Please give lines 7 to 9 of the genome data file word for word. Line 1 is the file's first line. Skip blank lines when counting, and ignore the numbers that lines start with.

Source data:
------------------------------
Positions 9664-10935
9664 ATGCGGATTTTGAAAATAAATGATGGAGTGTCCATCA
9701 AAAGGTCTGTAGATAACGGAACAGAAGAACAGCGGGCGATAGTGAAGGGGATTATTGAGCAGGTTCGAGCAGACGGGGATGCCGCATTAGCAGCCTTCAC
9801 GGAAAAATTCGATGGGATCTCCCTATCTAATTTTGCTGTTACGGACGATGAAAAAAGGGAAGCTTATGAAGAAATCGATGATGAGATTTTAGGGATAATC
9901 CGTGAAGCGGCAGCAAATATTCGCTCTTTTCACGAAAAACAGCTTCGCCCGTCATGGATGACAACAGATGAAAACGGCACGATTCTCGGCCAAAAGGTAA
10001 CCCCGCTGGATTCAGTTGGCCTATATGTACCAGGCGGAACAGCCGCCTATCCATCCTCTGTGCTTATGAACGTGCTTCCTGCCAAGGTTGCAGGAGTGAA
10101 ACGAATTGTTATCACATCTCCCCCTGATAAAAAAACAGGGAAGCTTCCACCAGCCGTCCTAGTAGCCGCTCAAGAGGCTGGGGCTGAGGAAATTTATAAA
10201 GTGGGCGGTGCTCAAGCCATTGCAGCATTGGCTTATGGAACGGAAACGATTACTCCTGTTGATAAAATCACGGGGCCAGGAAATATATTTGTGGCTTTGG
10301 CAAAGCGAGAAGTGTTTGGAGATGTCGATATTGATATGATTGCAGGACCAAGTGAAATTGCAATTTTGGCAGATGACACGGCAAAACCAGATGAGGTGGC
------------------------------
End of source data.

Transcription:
10101 ACGAATTGTTATCACATCTCCCCCTGATAAAAAAACAGGGAAGCTTCCACCAGCCGTCCTAGTAGCCGCTCAAGAGGCTGGGGCTGAGGAAATTTATAAA
10201 GTGGGCGGTGCTCAAGCCATTGCAGCATTGGCTTATGGAACGGAAACGATTACTCCTGTTGATAAAATCACGGGGCCAGGAAATATATTTGTGGCTTTGG
10301 CAAAGCGAGAAGTGTTTGGAGATGTCGATATTGATATGATTGCAGGACCAAGTGAAATTGCAATTTTGGCAGATGACACGGCAAAACCAGATGAGGTGGC